larry abrams with teachers cnnheroes
CNN Heroes: Larry Abrams
07:05 - Source: CNN
Cherry Hill, NJ CNN  — 

High school English teacher Larry Abrams has always considered himself a bookworm. Growing up, he loved visiting used bookstores and reading books that others had enjoyed before him.

“I certainly like the transformative experience of reading, of going into other worlds, experiencing other cultures,” Abrams said.

Abrams started his teaching career in an affluent suburb outside of Philadelphia before moving to a high school in the under-resourced community of Lindenwold, New Jersey.

“I’d heard of food deserts, but I’d never heard of book deserts. And it occurred to me that I teach in a book desert,” Abrams said. “Many of the kids in school simply struggle with reading. In my ninth-grade class it’s very typical to have kids reading at a fifth-grade reading level. And if you’re struggling with reading, you’re going to be struggling with writing.”

In 2017, when one of his high school seniors told him she wasn’t reading to her 2-year-old daughter, Abrams sprung into action. He put out a call to friends and family asking for gently used children’s books, and in no time, he had more than 1,000 of them.

He began distributing the books to young moms and local elementary schools. That was the start of his nonprofit, BookSmiles.

“It just became addictive,” Abrams said. “There are millions of kids in America who’ve never owned a book in their lives. I want to change that.”

His organization has since collected, sorted, and distributed hundreds of thousands of books throughout New Jersey and the Philadelphia area – and will soon reach 1 million, Abrams says.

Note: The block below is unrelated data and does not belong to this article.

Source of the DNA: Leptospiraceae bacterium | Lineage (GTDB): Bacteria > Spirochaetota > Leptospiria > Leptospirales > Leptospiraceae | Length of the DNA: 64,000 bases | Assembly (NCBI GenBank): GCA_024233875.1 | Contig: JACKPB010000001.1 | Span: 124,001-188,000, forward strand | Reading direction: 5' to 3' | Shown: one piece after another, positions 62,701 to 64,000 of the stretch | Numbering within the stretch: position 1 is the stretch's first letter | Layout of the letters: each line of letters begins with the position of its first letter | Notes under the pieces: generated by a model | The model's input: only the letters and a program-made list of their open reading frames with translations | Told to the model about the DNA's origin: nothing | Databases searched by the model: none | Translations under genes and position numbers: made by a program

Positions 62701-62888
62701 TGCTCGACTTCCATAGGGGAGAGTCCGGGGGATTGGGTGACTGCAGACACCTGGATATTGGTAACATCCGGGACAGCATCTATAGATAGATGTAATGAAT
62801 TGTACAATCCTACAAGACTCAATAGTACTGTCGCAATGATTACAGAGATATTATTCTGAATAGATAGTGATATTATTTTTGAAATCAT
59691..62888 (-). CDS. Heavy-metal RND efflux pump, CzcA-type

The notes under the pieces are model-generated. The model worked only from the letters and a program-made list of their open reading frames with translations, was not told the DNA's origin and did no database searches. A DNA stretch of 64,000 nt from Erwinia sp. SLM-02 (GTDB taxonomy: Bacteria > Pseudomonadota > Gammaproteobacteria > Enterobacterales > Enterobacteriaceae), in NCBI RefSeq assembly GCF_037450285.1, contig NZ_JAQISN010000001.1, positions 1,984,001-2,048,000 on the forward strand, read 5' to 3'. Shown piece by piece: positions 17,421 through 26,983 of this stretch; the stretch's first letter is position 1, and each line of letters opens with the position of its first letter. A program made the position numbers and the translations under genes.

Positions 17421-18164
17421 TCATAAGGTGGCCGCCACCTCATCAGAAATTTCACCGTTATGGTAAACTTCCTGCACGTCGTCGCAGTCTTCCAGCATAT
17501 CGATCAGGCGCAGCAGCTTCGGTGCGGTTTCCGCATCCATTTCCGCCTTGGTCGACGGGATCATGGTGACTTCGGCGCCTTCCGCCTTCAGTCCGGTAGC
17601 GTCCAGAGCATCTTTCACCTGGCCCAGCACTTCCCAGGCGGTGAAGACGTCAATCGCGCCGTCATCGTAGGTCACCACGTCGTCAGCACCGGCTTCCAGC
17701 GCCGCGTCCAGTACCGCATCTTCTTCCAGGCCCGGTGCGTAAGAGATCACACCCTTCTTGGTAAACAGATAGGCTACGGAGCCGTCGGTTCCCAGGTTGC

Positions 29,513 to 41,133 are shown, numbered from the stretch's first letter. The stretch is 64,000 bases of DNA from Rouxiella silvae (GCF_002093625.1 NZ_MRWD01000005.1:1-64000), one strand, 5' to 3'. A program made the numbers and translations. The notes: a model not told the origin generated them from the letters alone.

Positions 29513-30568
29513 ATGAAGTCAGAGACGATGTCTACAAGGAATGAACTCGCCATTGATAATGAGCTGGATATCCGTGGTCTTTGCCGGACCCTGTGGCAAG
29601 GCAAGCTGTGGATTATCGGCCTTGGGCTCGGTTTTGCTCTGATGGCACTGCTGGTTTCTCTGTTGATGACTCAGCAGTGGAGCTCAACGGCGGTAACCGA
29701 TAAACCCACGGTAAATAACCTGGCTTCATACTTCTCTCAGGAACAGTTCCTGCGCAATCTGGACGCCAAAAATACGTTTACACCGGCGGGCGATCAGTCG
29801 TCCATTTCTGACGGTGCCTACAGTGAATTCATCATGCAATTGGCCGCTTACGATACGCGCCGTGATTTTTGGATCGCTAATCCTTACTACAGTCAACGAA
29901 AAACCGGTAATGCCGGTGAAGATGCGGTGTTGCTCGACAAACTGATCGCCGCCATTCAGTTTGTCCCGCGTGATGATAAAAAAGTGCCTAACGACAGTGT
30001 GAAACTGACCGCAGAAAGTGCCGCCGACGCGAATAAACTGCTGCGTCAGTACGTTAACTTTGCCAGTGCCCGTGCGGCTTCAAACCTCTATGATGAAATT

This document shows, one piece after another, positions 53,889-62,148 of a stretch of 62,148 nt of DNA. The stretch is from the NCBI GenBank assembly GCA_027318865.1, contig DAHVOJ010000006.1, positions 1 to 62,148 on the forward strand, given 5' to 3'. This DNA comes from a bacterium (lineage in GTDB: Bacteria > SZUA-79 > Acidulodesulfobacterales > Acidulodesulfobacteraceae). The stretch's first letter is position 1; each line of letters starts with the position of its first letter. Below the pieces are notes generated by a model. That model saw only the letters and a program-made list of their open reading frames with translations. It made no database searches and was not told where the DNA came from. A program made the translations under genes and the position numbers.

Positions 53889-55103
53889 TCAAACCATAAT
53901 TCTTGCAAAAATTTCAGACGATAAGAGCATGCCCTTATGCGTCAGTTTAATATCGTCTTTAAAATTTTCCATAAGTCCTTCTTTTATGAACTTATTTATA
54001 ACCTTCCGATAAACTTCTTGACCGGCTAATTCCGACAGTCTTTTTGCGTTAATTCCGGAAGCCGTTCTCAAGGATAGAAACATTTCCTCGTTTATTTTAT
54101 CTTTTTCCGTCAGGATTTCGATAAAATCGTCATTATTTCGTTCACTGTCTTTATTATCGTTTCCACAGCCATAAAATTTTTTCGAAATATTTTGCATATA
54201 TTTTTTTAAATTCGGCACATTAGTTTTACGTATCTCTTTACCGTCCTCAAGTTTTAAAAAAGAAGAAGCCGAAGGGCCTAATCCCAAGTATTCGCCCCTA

BookSmiles engages the community to help collect books and drop them off in the group’s large collection bins, which are painted with literary-themed artwork and located outside local businesses, houses of worship, schools, and people’s homes.

Books are often distributed through teachers, who come to the book bank and select as many books as they want.

CNN Hero Larry Abrams

“It’s a feeding frenzy when teachers are able to walk away with books that they take back to their classroom libraries and students,” Abrams said. “It’s like an all-you-can-eat buffet meets a used bookstore.”

BookSmiles recently moved into its new, larger warehouse space in the neighboring town of Pennsauken. Abrams also purchased a 16-foot box truck to ramp up the number of books they can transport. The organization teamed up with two local food banks where they bring thousands of books each month to be distributed to families in need.

CNN’s Laura Klairmont spoke with Abrams about his efforts. Below is an edited version of their conversation.

CNN: Why is it important for children to be exposed to reading as early as possible?